Can science and art ever be playmates? As much as both these fields thrive every day at UCLA, they also divide our campus into two halves, north and south. But the California NanoSystems Institute (CNSI), which is also home to the Art | Sci Center, dedicates a space solely to collaborations between scientists and filmmakers, aptly named the Science and Entertainment Exchange.

Today, with movies like "Interstellar" (2014) and "Gravity (2013) turning our attention to outer space, Rick Loverd, who directs the National Academy of Science program at CNSI, reports that the relationship between art and science is alive and well and better than ever.

“Ten years ago, in Hollywood, it did not matter whatsoever whether the black hole was depicted correctly,” he said. “Audiences have gotten savvier, and people have gotten more interested in science.”

Art and science seemed to intersect when "Interstellar," in which a crew of astronauts travel through a wormhole in search of a new home for humankind, premiered just three days after physics and astronomy professor Andrea Ghez's groundbreaking discovery that a long-mysterious object in a black hole at the center of the Milky Way is most likely two merged stars cloaked in dust and gas.

Since the launch of the exchange in 2008, it has been busy connecting expert scientists with storytellers to bring scientific accuracy to the big screen and spike curiosity in the sciences. The program launched with help from already-established Hollywood insiders Jerry Zucker, director of "Airplane!" (1980) and "Ghost" (1990) and his wife, producer Janet. The exchange does not charge for its services, and, no matter the size of your IMDb filmography, there is no discrimination between consultations.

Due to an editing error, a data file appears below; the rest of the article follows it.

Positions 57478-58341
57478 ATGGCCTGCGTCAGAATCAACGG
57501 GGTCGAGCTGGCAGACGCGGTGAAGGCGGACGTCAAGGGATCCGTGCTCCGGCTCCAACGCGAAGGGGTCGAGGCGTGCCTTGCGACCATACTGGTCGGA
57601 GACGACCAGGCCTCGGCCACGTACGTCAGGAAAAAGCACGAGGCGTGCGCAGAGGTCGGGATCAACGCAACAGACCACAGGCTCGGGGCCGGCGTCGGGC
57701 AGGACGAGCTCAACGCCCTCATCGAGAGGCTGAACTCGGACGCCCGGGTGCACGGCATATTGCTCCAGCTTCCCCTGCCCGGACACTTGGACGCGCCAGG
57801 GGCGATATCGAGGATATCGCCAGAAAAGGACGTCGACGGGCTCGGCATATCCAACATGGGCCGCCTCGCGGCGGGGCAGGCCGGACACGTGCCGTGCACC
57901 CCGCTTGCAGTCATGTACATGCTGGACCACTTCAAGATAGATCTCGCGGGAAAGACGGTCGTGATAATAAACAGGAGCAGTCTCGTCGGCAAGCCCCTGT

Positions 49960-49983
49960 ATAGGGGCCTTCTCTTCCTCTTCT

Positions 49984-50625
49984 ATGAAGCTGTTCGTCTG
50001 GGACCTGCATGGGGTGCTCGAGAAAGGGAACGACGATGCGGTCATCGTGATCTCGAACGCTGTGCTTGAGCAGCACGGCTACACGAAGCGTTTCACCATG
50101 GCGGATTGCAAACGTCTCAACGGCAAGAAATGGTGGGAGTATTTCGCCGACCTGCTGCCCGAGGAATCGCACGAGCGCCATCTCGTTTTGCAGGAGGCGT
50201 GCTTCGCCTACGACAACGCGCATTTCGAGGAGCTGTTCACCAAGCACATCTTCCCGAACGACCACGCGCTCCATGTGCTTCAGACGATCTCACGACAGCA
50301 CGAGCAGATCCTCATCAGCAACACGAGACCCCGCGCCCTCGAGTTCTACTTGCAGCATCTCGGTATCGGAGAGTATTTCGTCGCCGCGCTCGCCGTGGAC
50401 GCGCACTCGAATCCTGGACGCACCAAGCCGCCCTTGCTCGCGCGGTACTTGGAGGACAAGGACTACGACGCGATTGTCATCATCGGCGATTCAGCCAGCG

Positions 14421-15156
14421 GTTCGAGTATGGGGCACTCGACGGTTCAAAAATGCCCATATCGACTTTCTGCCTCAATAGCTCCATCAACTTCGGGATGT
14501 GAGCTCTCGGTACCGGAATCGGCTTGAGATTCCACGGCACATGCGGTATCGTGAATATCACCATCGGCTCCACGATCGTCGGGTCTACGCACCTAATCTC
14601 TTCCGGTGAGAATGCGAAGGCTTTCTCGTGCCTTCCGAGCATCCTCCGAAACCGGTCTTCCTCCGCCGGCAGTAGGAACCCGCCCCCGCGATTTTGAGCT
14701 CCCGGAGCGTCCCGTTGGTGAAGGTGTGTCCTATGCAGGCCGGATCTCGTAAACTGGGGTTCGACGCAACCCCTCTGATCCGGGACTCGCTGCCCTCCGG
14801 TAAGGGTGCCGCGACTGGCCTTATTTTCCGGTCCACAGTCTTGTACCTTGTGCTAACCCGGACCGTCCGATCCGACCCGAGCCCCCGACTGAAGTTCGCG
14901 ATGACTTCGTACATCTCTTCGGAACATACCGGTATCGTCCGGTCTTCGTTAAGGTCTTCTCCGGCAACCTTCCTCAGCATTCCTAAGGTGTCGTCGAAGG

Filmmakers find all sorts of assistance at the Science and Entertainment Exchange. For instance, sci-fi aficianado Kevin Peter Hickerson, a postdoctoral scholar in UCLA's Department of Physics and Astronomy, collaborated in the making of the superhero Marvel blockbuster "Thor," from finalizing the script to assisting with set production.

“One of the things I was very insistent on is that it has to be messy,” said Hickerson. “I took them on a tour of our lab, and I said nuclear physics is messy. Hollywood always makes labs too clean and sterile, and that’s just not how they look.”

The exchange’s services include arranging tours of all sorts of laboratories for entertainment pros to learn more about real-life science scenarios. Several times, the exchange has enabled science to become a source of inspiration for moviemakers. “A showrunner went into this lab at Berkeley and saw one of the lab techs had pink hair," said Loverd. "And in the next season of "Eureka!" (a 2006-12 TV series), there was a pink-haired girl in the show.”

With more than 60 UCLA faculty members and a large database of science consultants to tap, the exchange can provide answers to all kinds of scientific inquiries, from coding for the recently released movie "Blackhat" to robot engineering for the 2015 Academy Award-nominated animated film "Big Hero 6."

If the Science and Entertainment Exchange is any indication, the relationship between storytelling and science in the future will be just fine.

This story was originally published in UCLA Magazine.